Monarchy is more than the biographies of the kings and queens of England. It is an in-depth examination of what the English monarchy has meant, in terms of the expression of the individual, the Mother of Parliaments, Magna Carta, the laws of England and the land of England.
In this series Dr David Starkey, Britain's most eminent living historian and presenter brings to life powerful individuals with colourful characters using his unique and engaging gift as a communicator. The importance of the rich heritage of the Anglo-Saxon kings is underlined, and among the kings most heavily featured are: Alfred the Great, Canute, Edward the Confessor, William the Conqueror, Henry II, Richard Lionheart, Henry III and Henry VI.
12. The Return of the King:
Starting in 1660 with the return from exile of King Charles II. By aligning his throne with Catholic France and Protestant Parliament, Charles's reign restored the authority of the English crown and laid the foundation of the world's first modern state.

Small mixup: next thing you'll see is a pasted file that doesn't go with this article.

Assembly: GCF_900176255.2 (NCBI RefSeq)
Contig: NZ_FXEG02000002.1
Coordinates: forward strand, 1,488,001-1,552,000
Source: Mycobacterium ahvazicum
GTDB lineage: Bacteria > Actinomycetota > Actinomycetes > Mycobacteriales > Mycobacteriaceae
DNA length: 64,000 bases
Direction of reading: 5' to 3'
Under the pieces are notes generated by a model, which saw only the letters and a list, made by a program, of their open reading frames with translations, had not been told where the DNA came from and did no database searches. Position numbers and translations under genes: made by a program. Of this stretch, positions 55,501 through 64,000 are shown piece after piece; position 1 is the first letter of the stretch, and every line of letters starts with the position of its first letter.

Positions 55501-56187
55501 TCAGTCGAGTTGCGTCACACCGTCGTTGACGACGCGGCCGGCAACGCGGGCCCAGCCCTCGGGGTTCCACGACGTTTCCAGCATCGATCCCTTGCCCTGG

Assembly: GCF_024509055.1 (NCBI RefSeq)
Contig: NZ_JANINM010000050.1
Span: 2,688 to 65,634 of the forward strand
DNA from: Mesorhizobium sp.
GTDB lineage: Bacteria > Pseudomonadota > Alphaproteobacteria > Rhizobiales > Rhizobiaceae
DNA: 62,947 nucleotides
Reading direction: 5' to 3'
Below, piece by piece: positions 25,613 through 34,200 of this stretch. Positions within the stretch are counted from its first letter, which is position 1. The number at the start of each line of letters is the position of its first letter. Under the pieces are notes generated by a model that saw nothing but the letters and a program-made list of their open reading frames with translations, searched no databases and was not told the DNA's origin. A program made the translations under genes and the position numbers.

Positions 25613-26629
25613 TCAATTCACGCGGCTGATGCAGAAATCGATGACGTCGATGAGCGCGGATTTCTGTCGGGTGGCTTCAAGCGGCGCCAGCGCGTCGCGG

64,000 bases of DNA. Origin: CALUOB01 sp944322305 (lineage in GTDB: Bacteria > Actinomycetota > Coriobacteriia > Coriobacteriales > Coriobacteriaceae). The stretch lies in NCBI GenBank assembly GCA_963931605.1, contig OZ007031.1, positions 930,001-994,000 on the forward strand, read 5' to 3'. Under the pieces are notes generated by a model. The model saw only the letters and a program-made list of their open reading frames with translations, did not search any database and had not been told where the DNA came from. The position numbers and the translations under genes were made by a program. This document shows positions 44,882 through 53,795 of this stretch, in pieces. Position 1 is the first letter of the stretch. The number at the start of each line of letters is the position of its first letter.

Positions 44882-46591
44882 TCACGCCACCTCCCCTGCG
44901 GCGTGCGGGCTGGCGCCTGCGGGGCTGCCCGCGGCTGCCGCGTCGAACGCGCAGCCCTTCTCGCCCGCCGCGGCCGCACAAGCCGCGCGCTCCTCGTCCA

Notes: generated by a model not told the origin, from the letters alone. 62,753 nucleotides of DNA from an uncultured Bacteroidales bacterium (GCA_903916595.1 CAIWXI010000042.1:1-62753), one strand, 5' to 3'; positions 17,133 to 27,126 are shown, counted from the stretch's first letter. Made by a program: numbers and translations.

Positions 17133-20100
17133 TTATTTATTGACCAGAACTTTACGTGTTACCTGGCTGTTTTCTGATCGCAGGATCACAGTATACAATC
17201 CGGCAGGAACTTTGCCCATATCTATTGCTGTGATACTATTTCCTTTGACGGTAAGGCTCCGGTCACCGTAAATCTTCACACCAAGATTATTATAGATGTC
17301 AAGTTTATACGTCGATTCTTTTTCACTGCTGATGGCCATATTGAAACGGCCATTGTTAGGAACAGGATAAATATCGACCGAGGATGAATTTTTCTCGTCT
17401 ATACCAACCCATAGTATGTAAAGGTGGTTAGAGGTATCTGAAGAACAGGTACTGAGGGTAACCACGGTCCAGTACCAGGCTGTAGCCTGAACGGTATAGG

13. The Glorious Revolution:
Looking at the "Bloodless Revolution" of 1688, the Parliament-devised plot to overthrow England's last Roman Catholic King, James II, and replace him with his Dutch Protestant son-in-law William of Orange.
14. Rule Britannia:
In just 25 years after the Glorious Revolution of 1688, England was transformed from an insignificant minor state to the greatest power in Europe. Along the way she became known under a new name to match her swelling status: Great Britain.
In 1714, an obscure German Prince was crowned King George I of Great Britain, signalling the beginning of a new political era that saw the rise of the new role of Prime Minister, and established the pattern of political modernity we are familiar with today.
When, in 1789, the Bastille prison in Paris was stormed and the French Revolution began, few in Britain - least of all King George III, who was recovering from one of his bouts of madness - thought that it would lead to a cataclysmic war with France.